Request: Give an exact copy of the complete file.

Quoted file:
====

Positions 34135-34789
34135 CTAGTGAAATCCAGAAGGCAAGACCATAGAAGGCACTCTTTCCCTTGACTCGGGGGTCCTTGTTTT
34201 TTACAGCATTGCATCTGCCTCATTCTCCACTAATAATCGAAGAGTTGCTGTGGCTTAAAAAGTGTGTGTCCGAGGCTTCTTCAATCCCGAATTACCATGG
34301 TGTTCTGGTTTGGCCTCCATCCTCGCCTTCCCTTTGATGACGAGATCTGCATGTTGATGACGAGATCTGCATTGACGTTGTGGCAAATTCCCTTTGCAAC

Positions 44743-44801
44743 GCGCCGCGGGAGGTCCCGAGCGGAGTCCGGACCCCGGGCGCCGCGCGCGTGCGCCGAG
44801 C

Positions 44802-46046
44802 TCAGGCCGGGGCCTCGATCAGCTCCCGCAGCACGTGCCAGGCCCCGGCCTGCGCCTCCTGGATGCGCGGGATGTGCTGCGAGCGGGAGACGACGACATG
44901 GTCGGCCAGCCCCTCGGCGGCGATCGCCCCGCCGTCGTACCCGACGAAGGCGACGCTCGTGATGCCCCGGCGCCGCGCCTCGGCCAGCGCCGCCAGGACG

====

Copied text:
Positions 34135-34789
34135 CTAGTGAAATCCAGAAGGCAAGACCATAGAAGGCACTCTTTCCCTTGACTCGGGGGTCCTTGTTTT
34201 TTACAGCATTGCATCTGCCTCATTCTCCACTAATAATCGAAGAGTTGCTGTGGCTTAAAAAGTGTGTGTCCGAGGCTTCTTCAATCCCGAATTACCATGG
34301 TGTTCTGGTTTGGCCTCCATCCTCGCCTTCCCTTTGATGACGAGATCTGCATGTTGATGACGAGATCTGCATTGACGTTGTGGCAAATTCCCTTTGCAAC

Positions 44743-44801
44743 GCGCCGCGGGAGGTCCCGAGCGGAGTCCGGACCCCGGGCGCCGCGCGCGTGCGCCGAG
44801 C

Positions 44802-46046
44802 TCAGGCCGGGGCCTCGATCAGCTCCCGCAGCACGTGCCAGGCCCCGGCCTGCGCCTCCTGGATGCGCGGGATGTGCTGCGAGCGGGAGACGACGACATG
44901 GTCGGCCAGCCCCTCGGCGGCGATCGCCCCGCCGTCGTACCCGACGAAGGCGACGCTCGTGATGCCCCGGCGCCGCGCCTCGGCCAGCGCCGCCAGGACG